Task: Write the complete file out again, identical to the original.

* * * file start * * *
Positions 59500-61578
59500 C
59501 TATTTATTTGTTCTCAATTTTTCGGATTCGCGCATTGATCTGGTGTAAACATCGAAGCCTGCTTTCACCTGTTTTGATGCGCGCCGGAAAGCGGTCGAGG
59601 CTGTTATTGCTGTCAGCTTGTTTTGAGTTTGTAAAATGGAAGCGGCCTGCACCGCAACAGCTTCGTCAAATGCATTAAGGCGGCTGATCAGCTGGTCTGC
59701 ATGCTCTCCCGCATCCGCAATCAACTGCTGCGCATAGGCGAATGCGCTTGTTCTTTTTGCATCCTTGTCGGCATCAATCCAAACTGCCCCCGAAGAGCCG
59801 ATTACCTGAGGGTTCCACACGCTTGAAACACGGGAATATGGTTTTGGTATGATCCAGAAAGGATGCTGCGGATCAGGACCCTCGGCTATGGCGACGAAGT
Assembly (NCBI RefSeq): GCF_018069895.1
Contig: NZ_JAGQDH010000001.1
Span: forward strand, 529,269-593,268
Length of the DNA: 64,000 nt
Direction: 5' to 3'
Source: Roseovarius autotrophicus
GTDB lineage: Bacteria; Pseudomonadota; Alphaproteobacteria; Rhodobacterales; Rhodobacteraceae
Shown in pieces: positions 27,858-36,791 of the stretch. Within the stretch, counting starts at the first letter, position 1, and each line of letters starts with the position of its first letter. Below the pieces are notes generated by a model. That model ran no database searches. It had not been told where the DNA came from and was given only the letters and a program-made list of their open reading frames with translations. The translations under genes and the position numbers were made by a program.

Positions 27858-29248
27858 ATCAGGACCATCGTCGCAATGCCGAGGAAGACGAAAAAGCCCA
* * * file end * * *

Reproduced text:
Positions 59500-61578
59500 C
59501 TATTTATTTGTTCTCAATTTTTCGGATTCGCGCATTGATCTGGTGTAAACATCGAAGCCTGCTTTCACCTGTTTTGATGCGCGCCGGAAAGCGGTCGAGG
59601 CTGTTATTGCTGTCAGCTTGTTTTGAGTTTGTAAAATGGAAGCGGCCTGCACCGCAACAGCTTCGTCAAATGCATTAAGGCGGCTGATCAGCTGGTCTGC
59701 ATGCTCTCCCGCATCCGCAATCAACTGCTGCGCATAGGCGAATGCGCTTGTTCTTTTTGCATCCTTGTCGGCATCAATCCAAACTGCCCCCGAAGAGCCG
59801 ATTACCTGAGGGTTCCACACGCTTGAAACACGGGAATATGGTTTTGGTATGATCCAGAAAGGATGCTGCGGATCAGGACCCTCGGCTATGGCGACGAAGT
Assembly (NCBI RefSeq): GCF_018069895.1
Contig: NZ_JAGQDH010000001.1
Span: forward strand, 529,269-593,268
Length of the DNA: 64,000 nt
Direction: 5' to 3'
Source: Roseovarius autotrophicus
GTDB lineage: Bacteria; Pseudomonadota; Alphaproteobacteria; Rhodobacterales; Rhodobacteraceae
Shown in pieces: positions 27,858-36,791 of the stretch. Within the stretch, counting starts at the first letter, position 1, and each line of letters starts with the position of its first letter. Below the pieces are notes generated by a model. That model ran no database searches. It had not been told where the DNA came from and was given only the letters and a program-made list of their open reading frames with translations. The translations under genes and the position numbers were made by a program.

Positions 27858-29248
27858 ATCAGGACCATCGTCGCAATGCCGAGGAAGACGAAAAAGCCCA